From 24 Accessibility: https://www.24a11y.com/2018/w3c-is-coming-to-your-a11y-tools
Most people doing accessibility testing use some sort of testing tools. They are great for quick validation, as a starting point for audits, and as part of continuous integration. Accessibility testing tools allow content authors to test fast and to test often: a “shift left” strategy. There are many accessibility tools out there, so deciding which ones are best for you can be a challenge. There are important considerations to be made, such as:
- How well does a tool fit in your existing workflow.
- How helpful is the feedback and documentation the tool provides.
- Does the tool support technologies you use, such as nested iframes, CSS media queries, shadow DOM, etc.
- Is the tool configurable and customizable to the extent you need.
- How well does the tool fit with your accessibility support requirements.
One of the harder aspects of comparing accessibility tools, is knowing exactly how they differ in their results. While most of them indicate they are testing the same accessibility standard (WCAG 2), exactly what each tool tests varies in significant ways, which can cause wildly different results. Automatic testing tools often do not provide clear descriptions of exactly what they test and why some things fail while others do not.
This lack of transparency is often intentional. Many vendors of automated accessibility tools treat their accessibility ruleset as a selling point for that product. Rules are treated as intellectual property, which they don’t want to give away by explaining in detail how their ruleset works. This can make it difficult to understand whether the automated accessibility tool actually does what you want it to do.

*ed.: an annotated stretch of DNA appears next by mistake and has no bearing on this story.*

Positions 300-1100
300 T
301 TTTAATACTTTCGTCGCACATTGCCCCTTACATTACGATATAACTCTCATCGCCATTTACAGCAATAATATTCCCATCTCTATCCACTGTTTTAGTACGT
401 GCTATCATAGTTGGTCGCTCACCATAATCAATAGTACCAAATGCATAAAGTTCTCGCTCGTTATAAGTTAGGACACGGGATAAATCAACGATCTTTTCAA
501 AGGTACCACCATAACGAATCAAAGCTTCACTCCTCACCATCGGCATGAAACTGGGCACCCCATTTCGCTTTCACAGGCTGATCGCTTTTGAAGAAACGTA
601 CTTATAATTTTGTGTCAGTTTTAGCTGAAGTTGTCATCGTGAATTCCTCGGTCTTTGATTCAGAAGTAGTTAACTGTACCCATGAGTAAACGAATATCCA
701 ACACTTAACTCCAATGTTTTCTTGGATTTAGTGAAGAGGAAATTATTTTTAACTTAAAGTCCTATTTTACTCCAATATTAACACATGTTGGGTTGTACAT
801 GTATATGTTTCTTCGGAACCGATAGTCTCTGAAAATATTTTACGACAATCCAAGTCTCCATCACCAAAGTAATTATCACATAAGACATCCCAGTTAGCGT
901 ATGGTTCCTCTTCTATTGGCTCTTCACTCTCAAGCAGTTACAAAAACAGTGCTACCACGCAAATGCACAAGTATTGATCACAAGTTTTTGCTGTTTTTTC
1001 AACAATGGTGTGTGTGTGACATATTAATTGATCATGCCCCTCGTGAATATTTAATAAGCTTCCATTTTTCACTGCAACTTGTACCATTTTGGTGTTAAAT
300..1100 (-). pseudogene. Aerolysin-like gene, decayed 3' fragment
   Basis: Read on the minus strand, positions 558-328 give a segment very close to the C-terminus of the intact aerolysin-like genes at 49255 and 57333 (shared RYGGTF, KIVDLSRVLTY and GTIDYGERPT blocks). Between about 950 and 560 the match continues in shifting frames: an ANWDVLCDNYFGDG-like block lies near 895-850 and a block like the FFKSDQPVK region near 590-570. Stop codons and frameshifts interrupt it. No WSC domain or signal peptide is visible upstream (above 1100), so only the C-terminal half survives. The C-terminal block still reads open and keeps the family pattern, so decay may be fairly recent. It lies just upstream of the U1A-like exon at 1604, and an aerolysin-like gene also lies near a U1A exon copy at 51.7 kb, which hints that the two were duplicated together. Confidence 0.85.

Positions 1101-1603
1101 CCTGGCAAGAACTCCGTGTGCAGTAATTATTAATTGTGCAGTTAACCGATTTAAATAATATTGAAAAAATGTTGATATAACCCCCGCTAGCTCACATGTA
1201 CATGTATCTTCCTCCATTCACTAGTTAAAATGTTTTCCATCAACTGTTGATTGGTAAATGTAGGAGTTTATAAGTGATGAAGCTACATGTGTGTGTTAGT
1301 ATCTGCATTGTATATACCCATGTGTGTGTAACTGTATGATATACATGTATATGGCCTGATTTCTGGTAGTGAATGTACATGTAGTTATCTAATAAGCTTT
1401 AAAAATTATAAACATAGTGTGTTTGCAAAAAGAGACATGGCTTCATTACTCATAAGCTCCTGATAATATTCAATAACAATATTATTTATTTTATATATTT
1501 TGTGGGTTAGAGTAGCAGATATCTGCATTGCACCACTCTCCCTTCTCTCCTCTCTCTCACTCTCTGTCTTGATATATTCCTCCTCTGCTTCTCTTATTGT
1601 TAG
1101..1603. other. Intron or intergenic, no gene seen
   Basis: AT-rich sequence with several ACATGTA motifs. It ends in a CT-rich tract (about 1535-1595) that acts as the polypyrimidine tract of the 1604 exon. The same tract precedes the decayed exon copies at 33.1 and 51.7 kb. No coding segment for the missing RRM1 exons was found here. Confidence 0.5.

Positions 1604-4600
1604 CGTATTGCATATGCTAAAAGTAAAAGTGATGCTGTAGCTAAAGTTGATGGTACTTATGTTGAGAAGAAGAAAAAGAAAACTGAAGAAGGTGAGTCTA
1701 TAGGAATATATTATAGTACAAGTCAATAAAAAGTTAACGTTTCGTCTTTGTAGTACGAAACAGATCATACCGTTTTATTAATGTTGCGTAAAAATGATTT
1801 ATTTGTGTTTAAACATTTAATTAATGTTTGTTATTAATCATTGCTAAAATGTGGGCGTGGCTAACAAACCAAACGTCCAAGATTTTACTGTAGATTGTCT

Accessibility Rules and Rulesets
At the core of every automated accessibility tool is an accessibility engine. This engine pulls in different data sources, such as the web page DOM, its CSS, perhaps the HTTP messages transferred when loading a page. All of this data is then passed to scripts called “test rules.”
Each rule does two things. First, it finds all elements, component, attributes, etc. that should be tested for accessibility. These are often referred to as the “test targets”. The second step is then to run a small accessibility test on each of the test targets. For instance, a rule might look up the HTML element of a page and than test if that element has a valid
This collection of accessibility test rules is called a ruleset. Most accessibility testing engines support one ruleset that can often be filtered into different categories. For example, a ruleset can have WCAG 2.0 rules, WCAG 2.1 rules, best practice rules, and a subset of all of those could also be Section 508 rules. These different configurations allow for a lot of variety in testing. Many differences in accessibility tools can be explained by which rules are enabled by default, and what is reported as a best practice, a warning, or a WCAG conformance issue.